to let the belayer know he is ready to move. "BELAY ON". The leader must also ensure that the rope is routed in a way that will allow it to run freely through the protection placements. (1) The leader is responsible for emplacing protection frequently enough and in such a manner that. and retrieving the protection placed by the leader between belay positions (also called "cleaning the pitch"). the fall will be neither long enough nor hard enough to result in injury.. until the climber tells him otherwise. the belayer (sometimes referred to as the "second"). "CLIMBING". thus minimizing belay. in the event that either the leader or the second should fall. The leader then begins climbing. affirming that the belay is "on" and the rope will be managed as necessary. reaffirming that the belay is "on" and the rope will be managed as necessary. whether by sight or feel. The belayer should keep just enough slack in the rope so the climber does not have to pull it through the belay. the belayer signals. . the belayer can slowly give slack on the rope as the climber proceeds on the route. to remove any protection that the leader may place. he double checks the belay. When the leader is ready. is responsible for belaying the leader. Unless told otherwise by the climber. or "rope drag". nut tool. removing the belay anchor. etc. (4) While belaying. the excess rope should be taken in quickly. he must "feel" the climber through the rope. it can be called for. If he cannot see the climber. ensuring that the rope runs free and does not inhibit the climber's movements. The leader must also ensure that the second has the necessary equipment. The leader can then signal. the second must pay close attention to the climber's every move. (3) Before the climb starts. If the climber wants a tighter rope. The belayer can reply with "CLIMB". When the belay is ready. the second will normally set up the first belay while the leader is arranging his rack. only as a courtesy. If the belayer notices too much slack developing in the rope. (2) The other member of the climbing team. only as a courtesy. such as a piton hammer. again. It is the belayer's responsibility to manage the rope.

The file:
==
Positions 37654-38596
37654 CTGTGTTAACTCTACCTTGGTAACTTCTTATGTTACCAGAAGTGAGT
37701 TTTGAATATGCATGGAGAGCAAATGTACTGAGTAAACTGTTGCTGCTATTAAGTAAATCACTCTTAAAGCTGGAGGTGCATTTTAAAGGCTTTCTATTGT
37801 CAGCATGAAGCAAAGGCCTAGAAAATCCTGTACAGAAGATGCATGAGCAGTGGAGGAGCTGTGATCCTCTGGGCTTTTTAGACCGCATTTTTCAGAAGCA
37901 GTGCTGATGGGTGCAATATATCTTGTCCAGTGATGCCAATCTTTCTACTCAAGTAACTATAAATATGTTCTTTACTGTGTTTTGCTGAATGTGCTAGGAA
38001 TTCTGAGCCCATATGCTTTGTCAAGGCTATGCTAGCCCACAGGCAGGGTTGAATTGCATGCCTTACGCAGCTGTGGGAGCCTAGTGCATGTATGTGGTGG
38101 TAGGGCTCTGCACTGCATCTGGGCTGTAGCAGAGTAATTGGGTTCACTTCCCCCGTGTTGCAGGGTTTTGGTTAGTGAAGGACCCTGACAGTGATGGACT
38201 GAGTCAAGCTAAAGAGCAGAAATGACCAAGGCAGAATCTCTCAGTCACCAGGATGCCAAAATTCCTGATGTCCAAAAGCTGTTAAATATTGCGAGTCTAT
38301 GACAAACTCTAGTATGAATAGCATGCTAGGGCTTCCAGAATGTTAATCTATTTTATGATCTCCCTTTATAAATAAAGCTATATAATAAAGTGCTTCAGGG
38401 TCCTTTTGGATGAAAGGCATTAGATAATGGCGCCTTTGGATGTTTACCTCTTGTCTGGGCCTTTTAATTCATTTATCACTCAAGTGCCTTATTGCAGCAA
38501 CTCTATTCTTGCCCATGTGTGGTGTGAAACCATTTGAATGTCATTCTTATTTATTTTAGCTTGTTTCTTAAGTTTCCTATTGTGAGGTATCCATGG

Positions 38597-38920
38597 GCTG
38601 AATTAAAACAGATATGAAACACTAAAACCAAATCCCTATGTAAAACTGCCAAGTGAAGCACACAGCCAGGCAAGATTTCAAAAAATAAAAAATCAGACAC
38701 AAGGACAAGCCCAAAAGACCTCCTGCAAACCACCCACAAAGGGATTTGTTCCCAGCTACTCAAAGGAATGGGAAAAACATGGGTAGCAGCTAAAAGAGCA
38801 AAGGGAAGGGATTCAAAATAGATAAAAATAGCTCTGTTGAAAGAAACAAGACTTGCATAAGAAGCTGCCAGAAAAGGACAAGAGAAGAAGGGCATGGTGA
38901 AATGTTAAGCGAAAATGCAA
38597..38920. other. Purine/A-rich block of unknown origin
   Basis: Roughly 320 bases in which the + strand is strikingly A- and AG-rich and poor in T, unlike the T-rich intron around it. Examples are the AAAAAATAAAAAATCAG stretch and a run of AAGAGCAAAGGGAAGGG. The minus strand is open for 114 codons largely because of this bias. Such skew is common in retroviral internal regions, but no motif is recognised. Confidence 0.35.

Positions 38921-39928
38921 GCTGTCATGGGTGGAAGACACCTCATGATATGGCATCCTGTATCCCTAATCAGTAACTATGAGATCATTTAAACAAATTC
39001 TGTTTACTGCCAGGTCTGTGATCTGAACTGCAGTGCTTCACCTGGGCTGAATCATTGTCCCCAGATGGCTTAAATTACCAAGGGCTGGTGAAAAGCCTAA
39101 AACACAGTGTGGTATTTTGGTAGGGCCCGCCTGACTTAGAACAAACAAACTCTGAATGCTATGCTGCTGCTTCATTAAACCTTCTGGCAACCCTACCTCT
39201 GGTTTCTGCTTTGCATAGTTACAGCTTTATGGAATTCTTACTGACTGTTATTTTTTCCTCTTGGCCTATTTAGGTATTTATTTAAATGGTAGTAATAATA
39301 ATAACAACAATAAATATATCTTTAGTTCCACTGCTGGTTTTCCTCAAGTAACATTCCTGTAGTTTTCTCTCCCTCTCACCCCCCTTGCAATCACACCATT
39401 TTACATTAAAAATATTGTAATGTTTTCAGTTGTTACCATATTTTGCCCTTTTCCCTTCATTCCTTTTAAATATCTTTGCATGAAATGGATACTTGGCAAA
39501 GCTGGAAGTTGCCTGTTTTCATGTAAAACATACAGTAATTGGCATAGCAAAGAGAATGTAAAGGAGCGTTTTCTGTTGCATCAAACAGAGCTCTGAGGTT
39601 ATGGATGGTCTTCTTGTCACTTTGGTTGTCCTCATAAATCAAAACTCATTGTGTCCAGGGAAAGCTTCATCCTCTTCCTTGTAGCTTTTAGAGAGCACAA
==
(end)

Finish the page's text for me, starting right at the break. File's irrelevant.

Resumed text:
The selected equipment must be carried by the leader. The belayer prepares to climb by removing all but at least one of his anchors and secures the remaining equipment. At this position. The leader must carry enough equipment to safely protect the route. the leader sets an anchor. each on a separate carabiner. additional anchors for the next belay. When the leader has completed the connection. he must also determine how much. (1) The leader will assemble." the necessary equipment onto his harness or onto slings around the head and shoulder. or the clip. When the leader selects a particular route. and what types. of equipment might be required to safely negotiate the route.  SLCDs of required size. slack will sometimes be needed to place the rope through the carabiner (clipping).  Assorted hexentrics. and any other items to be carried individually such as rucksacks or individual weapons. In this situation. . each on a separate carabiner. connects to the anchor and signals "OFF BELAY".  Five to ten standard length runners. with two carabiners on each. or "rack. The belayer remains attached to at least one anchor until the command "BELAY ON" is given. (6) The leader continues on the route until either a designated belay location is reached or he is at the end of or near the end of the rope. The leader is able to pull a bight of rope above the tie-in point and clip it into the carabiner in the protection above. d. A typical leader "rack" consists of:  Six to eight small wired stoppers on a carabiner. in a piece of protection above the tie-in point on the leaders harness.  Four to six medium to large wired stoppers on a carabiner. the command "TAKE ROPE" is given by the leader and the belayer takes in the remaining slack. (if more slack is needed the command will be repeated). the leader gives the command "SLACK" and the belayer gives slack. (5) As the leader protects the climb.